Cautious welcome as coronavirus figures remain low in South Tyneside - but health chief urges people to stay alert

The number of coronavirus-related deaths in South Tyneside has tumbled, with none in the last five weeks.

The borough was previously thought to be one of the worst affected areas in England, with COVID-19 considered a factor in about a third of all deaths at the outbreak’s peak in April and May.

But despite the turn around, town hall chiefs have insisted families must continue to comply with hygiene and social distancing guidelines to prevent a resurgence.

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“The borough has continued to see only a small number of new cases locally,” said Sue Ross, South Tyneside Council’s interim corporate director for children, adults and health.

South Shields town hallSouth Shields town hall
South Shields town hall

“In the last two weeks we’ve had eight new confirmed cases of COVID-19.

“This continues to be one of the lowest rates currently in the country and there have been no COVID-related deaths for the last five weeks.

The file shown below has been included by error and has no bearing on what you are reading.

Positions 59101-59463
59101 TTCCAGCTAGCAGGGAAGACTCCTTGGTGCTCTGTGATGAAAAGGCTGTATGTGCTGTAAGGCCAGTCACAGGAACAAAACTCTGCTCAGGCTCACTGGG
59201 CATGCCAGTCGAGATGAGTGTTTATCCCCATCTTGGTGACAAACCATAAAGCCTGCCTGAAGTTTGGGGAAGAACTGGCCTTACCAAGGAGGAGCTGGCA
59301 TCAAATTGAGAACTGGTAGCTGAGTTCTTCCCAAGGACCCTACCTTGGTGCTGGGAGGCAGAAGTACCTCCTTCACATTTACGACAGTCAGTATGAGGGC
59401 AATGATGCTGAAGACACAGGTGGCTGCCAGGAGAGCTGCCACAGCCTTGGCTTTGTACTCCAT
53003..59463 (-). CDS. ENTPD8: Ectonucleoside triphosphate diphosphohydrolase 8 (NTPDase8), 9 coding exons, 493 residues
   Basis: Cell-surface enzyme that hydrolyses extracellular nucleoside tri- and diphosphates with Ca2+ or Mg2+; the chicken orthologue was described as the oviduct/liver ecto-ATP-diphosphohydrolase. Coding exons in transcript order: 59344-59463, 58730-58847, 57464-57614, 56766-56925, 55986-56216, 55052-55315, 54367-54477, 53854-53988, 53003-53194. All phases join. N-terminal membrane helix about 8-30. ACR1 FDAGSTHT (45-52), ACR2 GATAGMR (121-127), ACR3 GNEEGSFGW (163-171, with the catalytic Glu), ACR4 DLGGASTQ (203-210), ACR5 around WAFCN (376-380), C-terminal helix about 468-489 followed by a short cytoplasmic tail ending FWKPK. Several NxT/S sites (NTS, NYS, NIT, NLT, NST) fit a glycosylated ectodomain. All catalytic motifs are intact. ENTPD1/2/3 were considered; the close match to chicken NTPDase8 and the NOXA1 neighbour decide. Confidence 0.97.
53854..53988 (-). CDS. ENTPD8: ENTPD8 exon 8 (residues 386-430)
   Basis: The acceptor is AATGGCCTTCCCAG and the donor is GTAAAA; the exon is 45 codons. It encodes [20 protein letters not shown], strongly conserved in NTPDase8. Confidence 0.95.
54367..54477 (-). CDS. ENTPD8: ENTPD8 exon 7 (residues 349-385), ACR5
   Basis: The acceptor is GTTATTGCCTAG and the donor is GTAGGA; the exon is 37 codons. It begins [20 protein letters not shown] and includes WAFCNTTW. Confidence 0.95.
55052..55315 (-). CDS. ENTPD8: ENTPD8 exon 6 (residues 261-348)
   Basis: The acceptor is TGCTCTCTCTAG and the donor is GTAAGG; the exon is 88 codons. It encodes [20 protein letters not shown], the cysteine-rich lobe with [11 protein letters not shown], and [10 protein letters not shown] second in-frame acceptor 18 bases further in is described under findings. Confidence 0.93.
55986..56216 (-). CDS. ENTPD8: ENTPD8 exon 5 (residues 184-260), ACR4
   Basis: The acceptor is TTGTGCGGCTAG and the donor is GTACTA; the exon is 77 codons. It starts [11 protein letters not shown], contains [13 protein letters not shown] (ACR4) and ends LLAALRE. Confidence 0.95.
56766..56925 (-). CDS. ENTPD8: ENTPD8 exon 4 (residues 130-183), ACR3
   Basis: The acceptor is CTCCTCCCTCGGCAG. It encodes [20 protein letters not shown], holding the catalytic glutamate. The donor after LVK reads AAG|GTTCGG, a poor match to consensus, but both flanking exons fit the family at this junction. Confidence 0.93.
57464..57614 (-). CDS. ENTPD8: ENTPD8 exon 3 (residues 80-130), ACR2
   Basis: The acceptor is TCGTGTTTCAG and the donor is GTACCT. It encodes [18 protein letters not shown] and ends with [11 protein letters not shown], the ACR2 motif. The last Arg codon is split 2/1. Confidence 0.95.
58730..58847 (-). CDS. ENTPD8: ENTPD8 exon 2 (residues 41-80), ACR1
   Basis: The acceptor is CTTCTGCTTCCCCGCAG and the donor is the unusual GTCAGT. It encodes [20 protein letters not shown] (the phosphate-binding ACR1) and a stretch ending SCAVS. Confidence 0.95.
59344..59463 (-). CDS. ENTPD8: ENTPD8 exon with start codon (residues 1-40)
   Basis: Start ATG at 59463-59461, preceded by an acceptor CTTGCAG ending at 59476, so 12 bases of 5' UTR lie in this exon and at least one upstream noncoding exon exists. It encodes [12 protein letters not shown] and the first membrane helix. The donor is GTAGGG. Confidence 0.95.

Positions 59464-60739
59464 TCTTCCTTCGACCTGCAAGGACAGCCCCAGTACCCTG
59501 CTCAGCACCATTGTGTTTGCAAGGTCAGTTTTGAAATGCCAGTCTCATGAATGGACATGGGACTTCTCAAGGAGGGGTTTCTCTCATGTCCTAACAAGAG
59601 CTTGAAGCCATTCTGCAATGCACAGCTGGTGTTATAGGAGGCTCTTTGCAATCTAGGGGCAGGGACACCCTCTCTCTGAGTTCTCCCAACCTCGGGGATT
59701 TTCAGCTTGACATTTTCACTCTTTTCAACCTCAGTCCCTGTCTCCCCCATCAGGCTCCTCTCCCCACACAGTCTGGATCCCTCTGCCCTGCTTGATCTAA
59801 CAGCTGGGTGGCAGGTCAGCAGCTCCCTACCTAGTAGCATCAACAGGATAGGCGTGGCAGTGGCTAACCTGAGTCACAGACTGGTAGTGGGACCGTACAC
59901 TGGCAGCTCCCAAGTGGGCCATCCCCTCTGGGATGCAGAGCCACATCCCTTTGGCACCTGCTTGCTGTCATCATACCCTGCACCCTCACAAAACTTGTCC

“Whilst we’re currently reporting a good position, people must continue to socially distance, get tested where appropriate and wear face coverings in line with government guidance so we all play our part to keep the rates low in South Tyneside.”

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Ross was speaking at a meeting of the council’s ruling cabinet, which was held by videolink and broadcast via YouTube.

She added the council was ‘ready if the situation starts to deteriorate’, although hoped to avoid the types of renewed lockdowns seen in Leicester and Greater Manchester.

But the meeting also saw bosses approve a raft of new anti-COVID powers, including measures to shut down events and venues which could be linked to a rise in coronavirus cases.

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In July, the borough unveiled details of its Local Outbreak Control Plan, which sets out how it will react to a fresh rise in confirmed and suspected cases of coronavirus.

And while this is not expected to see a full lockdown on the scale seen in places like Leicester and Greater Manchester, it could see more targeted measures for individual workplaces, schools, care homes and other venues.

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